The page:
Create a culture of transparency and equality

A gender study stated while many professional women were aware of the importance of visibility to be considered for promotions, they intentionally chose invisibility.

Reasons included not feeling authentic enough, bad experiences of previous self-promotion attempts and a belief that remaining out of the limelight generally allows for a better personal/work balance.

Women are also 24 percent less likely to be offered advice from a senior leader than men, suggesting unconscious bias still exists in many workplace cultures and this lack of support contributes to holding women back in their careers.

These existing inequalities further exacerbate the mental health gap between genders. Because women are less likely to be promoted than men, they are less likely to hold positions of authority. Women in roles with less decision-making power are more vulnerable to poor mental health than men, as they are less able to control the demands of work.

Leaders need to be aware of equality imbalances and how to remove these barriers and biases, which prevent women from being recognised and promoted.

Provide training, support and mentoring opportunities and educate employees, at all levels, about unconscious biases. Ensure there is company-wide awareness of self-promotion opportunities. Transparency around salaries, can be helpful.

Acknowledge flexibility is key for both professional and personal growth

Many women are the ‘unofficial keepers’ of where the entire family needs to be and when. and breadwinning mothers are three times more likely than breadwinning fathers to be keepers of their children’s schedules.

This mental load can be exhausting in a way that is very different to the demands of more practical tasks. Whilst it depletes time and energy reserves, it is rarely acknowledged, more usually being completely taken for granted.

Your reputation as an inclusive employer won’t go far without offering flexibility, which can be offered to varying degrees to help women feel supported both professionally and in their personal lives.

Encourage individuals to adopt flexible working patterns that suit them – for example, working adjusted hours to accommodate the morning school run. At some companies, employees can take advantage of fully built-out “flex time” policies; other perks include part-time hours, shared parental leave and telecommuting roles.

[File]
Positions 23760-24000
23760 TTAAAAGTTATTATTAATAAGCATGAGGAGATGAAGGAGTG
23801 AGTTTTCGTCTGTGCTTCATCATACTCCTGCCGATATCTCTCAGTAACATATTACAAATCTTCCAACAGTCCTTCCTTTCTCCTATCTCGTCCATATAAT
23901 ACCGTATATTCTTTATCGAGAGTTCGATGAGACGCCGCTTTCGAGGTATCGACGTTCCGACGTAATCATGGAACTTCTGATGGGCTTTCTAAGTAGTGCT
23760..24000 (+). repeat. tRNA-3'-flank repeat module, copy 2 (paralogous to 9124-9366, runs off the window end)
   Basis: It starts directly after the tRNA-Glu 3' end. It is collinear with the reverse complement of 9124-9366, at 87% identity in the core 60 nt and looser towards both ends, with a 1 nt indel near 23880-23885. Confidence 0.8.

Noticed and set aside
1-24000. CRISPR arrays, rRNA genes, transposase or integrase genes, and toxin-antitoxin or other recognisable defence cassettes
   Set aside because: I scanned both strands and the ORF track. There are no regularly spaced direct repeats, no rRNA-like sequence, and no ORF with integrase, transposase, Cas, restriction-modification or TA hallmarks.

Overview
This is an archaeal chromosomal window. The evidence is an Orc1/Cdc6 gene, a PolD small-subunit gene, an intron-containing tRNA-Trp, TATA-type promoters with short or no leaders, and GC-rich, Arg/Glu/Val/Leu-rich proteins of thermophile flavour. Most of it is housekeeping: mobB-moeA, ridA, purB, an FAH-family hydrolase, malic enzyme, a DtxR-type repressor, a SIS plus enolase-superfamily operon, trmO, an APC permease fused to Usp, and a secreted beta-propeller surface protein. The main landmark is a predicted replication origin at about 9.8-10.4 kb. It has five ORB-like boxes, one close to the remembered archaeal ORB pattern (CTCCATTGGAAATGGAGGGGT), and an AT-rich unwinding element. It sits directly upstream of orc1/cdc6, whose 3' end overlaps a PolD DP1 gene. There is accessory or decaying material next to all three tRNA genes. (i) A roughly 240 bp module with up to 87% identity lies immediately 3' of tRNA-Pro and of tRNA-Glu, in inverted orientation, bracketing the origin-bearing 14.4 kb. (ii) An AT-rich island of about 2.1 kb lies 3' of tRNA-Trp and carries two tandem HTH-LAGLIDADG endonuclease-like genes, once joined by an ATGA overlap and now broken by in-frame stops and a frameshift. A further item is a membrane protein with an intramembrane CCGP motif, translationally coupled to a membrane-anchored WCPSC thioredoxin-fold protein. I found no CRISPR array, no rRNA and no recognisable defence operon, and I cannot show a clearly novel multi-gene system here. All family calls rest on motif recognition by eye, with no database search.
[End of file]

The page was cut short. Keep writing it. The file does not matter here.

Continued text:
Female employees, in particular, may worry about the need to be ‘always-on’, so, team leaders should reiterate that employees shouldn’t feel pressured to reply to emails out of hours and encourage them to switch devices off after work.

The right support for women

Responsible businesses should introduce maternity and menopause policies and workplace adjustments to protect their female employees from feeling discrimination. Not only this but once a policy is introduced organisations need to follow through on it. There’s no point in having a policy if no one knows it exists or where to go when they need support.

Employers should also signpost individuals towards the emotional wellbeing support available to them. This may include Employee Assistance Programmes (EAPs) or cognitive behavioural therapy sessions (CBT), which give individuals direct access to a specialist who can help them understand and break unhelpful thinking patterns, reframe unhelpful thoughts and cope in new and uncertain situations.

Some of the confidential support they receive may help employees to address the factors which are related to poor emotional wellbeing.

Managers are in the best position to recognise, prevent and address poor emotional wellbeing, but senior leadership has an important role to play as well. By determining business norms, inspiring managers – regardless of gender – and recognising their efforts.

These actions will help organisations achieve an elusive win-win: creating a more inclusive workplace, and empowering women at the same time.